Author Ron Rash to speak at TFAC and Lanier Library

Published 5:21 pm Tuesday, May 30, 2017

New York Times best-selling novelist Ron Rash will present “Appalachia on My Mind: A Reading From and Discussion of My Work” at the June 11 annual meeting of the Lanier Library in Tryon. The event begins at 3 p.m., is free, and open to all. Rash has been called the “Appalachian Shakespeare” and been lauded by The Washington Post as “one of the few writers at work today with the insight, the talent and vision to show us how sometimes, for all our sorry shortcomings, we’re able to achieve a certain redemption through our capacity for kindness and mercy.”

He is praised for his “incandescent, profound, and accessible” poetry, has won numerous awards for his short stories, and his novels are consistently on the New York Times bestseller list. “We are thrilled and proud to be able to bring Mr. Rash to Tryon, and to share him with the community,” says Library Director Amber Keeran. “He is one of our members’ most popular authors. His voice and images resonate with the poetry of this region in which we live, and although southern by birth and subject, he speaks with a universal voice that obviously transcends geography  We are grateful to the Polk County Community Foundation whose Kirby Endowment Fund makes this program possible.”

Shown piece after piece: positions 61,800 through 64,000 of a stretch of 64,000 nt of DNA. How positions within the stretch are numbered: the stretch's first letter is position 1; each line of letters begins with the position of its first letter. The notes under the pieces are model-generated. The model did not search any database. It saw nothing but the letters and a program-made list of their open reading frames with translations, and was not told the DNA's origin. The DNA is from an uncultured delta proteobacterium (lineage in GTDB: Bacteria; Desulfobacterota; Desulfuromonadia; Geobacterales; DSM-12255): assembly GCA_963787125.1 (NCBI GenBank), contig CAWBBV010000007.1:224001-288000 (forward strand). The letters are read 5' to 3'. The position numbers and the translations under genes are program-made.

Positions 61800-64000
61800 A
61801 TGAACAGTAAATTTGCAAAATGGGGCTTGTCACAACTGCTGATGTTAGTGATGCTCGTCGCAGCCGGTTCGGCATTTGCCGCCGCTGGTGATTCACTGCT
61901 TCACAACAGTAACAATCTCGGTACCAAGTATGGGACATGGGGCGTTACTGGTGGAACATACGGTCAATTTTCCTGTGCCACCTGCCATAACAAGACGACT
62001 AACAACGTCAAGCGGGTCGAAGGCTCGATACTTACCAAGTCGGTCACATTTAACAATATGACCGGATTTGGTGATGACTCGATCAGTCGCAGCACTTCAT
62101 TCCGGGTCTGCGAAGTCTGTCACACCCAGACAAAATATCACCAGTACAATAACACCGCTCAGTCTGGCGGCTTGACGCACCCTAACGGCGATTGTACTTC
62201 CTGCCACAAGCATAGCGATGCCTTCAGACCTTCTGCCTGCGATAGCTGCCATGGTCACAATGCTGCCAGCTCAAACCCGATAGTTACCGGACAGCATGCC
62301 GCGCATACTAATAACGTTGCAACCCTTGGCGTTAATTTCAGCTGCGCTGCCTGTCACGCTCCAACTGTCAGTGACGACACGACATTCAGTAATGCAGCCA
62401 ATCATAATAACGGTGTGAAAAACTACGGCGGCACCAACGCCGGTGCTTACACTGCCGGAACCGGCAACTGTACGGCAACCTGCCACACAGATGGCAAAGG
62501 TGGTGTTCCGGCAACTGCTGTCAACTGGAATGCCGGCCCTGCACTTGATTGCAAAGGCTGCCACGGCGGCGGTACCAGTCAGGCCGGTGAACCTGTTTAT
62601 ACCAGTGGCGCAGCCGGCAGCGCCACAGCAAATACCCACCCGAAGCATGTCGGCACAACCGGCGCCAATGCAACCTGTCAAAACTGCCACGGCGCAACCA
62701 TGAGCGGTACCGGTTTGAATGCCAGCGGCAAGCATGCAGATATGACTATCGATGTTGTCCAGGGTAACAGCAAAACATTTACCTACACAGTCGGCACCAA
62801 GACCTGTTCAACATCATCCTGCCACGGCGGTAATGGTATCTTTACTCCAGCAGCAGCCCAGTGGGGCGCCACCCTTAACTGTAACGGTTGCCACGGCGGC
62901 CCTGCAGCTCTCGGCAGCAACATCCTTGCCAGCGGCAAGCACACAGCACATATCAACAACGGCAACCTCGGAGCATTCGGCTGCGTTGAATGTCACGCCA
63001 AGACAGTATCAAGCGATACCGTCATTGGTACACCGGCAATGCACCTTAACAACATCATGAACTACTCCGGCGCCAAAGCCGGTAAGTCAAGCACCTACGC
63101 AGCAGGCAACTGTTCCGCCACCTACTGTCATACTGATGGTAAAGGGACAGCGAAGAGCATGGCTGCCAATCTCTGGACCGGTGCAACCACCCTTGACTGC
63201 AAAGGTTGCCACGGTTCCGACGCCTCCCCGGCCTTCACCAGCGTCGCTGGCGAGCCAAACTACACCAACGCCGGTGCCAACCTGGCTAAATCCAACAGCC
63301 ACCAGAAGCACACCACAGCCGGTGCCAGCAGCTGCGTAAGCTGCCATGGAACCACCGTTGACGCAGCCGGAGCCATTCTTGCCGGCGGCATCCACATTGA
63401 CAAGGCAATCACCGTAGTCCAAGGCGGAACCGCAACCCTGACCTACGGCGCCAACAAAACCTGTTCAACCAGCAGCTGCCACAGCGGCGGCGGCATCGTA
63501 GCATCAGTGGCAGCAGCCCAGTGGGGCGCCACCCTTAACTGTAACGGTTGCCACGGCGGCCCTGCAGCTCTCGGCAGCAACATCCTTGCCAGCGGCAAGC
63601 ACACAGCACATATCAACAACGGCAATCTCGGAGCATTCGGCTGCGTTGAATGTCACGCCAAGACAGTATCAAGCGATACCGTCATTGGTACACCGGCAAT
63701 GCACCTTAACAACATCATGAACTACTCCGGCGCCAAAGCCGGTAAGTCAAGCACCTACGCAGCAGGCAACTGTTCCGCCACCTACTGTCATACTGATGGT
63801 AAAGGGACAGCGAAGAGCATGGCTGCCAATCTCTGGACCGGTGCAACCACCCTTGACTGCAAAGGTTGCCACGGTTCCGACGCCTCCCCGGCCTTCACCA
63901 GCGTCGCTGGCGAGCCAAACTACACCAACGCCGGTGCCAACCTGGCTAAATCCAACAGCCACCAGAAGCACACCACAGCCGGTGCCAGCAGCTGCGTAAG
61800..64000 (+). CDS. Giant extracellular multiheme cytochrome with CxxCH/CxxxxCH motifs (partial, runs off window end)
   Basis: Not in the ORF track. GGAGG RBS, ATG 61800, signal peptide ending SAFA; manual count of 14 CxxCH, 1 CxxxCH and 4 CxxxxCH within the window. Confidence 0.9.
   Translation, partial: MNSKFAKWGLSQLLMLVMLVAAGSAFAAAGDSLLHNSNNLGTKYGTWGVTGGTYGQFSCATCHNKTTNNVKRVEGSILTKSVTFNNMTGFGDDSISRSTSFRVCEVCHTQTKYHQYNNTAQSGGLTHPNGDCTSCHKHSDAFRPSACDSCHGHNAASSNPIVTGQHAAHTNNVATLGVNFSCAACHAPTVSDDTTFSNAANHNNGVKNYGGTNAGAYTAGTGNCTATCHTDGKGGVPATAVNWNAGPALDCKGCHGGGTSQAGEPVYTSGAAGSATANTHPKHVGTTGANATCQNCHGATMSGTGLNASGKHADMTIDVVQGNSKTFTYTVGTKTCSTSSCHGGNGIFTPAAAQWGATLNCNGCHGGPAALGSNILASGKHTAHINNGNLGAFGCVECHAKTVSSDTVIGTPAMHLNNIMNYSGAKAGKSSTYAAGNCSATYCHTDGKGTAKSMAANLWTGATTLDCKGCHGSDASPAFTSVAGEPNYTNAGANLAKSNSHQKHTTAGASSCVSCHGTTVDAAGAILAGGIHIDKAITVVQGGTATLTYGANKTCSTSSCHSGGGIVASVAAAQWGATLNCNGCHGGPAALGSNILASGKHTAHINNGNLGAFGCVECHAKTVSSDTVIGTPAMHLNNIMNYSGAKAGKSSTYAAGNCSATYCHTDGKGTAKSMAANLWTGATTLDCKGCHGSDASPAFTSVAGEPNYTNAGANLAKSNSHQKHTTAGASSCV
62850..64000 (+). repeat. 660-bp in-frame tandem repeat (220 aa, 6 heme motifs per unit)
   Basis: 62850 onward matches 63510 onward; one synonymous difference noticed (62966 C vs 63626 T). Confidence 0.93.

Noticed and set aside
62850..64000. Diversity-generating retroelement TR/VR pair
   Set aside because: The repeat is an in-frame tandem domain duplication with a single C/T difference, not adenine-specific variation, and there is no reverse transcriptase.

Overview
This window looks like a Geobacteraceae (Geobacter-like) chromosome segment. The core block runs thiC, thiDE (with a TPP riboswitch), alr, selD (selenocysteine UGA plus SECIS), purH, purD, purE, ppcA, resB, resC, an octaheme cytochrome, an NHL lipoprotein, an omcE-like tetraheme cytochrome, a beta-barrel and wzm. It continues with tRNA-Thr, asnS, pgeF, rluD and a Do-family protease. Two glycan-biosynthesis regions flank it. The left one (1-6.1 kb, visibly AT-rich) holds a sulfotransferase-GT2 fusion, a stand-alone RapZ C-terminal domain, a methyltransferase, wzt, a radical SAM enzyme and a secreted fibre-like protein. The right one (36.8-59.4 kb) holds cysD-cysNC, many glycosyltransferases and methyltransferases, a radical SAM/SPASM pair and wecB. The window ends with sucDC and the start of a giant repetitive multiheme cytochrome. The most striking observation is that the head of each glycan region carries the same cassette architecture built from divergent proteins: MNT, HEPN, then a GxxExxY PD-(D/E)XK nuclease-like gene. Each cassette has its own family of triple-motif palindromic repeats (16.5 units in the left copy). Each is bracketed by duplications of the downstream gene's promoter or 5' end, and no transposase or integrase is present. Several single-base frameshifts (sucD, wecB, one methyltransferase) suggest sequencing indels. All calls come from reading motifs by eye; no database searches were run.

Rash grew up in Boiling Springs and is a graduate of Gardner-Webb University and Clemson University. His family has lived in the southern Appalachians since the 1700s, their handed-down stories contributing to his inveterate love for the land, and infl uencing the themes and voice of his writing. He has won the prestigious Frank O’Connor prize for his short stories, been a PEN/ Faulkner finalist, a two-time winner of the O. Henry Prize, and winner of the James Still Award from the Fellowship of Southern Writers. His poetry is often compared to the work of Irish poet Seamus Heaney, who won the Nobel Prize in 1995.

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To learn more about the influences on Rash’s writing and the life of a man Richard Russo describes as “a writer of both the darkly beautiful and sadly true,” come to the Tryon Fine Arts Center on Sunday, June 11 at 3 p.m. A reception and book signing will be held at the library following the presentation.

Article submitted by Clare O’Sheel